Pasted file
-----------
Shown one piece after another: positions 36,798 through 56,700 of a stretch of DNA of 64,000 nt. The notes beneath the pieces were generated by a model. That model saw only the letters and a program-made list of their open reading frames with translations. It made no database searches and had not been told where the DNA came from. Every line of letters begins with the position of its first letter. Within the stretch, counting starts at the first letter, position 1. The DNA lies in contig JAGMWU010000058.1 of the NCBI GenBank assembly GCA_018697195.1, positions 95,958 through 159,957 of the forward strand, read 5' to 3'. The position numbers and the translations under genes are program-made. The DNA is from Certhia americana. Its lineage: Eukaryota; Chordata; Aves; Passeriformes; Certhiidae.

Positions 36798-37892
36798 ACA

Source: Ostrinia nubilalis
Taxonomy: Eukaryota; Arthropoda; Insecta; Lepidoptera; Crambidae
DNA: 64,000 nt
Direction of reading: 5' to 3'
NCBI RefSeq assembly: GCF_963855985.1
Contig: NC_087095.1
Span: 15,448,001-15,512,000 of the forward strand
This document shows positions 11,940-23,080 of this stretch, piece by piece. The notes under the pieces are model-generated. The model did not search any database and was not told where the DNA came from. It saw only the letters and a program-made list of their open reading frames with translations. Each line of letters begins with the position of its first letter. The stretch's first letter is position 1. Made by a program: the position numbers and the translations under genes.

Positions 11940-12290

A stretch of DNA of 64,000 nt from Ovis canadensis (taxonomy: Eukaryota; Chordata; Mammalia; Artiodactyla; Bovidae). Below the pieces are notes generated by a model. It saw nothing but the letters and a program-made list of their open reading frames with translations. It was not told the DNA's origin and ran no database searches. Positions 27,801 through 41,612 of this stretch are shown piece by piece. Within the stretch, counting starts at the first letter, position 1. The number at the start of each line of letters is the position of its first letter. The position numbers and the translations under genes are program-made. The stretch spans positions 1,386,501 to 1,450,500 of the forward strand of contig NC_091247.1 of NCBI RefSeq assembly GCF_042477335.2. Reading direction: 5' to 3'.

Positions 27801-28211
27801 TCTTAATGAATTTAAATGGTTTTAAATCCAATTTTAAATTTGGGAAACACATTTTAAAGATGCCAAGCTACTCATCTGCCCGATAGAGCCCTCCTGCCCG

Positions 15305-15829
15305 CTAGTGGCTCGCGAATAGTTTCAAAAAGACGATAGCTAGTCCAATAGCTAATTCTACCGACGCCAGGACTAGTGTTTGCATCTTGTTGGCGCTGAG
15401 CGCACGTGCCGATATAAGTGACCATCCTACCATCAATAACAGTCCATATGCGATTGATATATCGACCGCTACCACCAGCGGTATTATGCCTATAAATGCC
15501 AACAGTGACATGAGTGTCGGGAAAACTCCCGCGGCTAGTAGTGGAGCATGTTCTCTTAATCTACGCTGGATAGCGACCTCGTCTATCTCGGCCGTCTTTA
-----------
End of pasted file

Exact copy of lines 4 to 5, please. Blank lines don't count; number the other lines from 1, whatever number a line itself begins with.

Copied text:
Source: Ostrinia nubilalis
Taxonomy: Eukaryota; Arthropoda; Insecta; Lepidoptera; Crambidae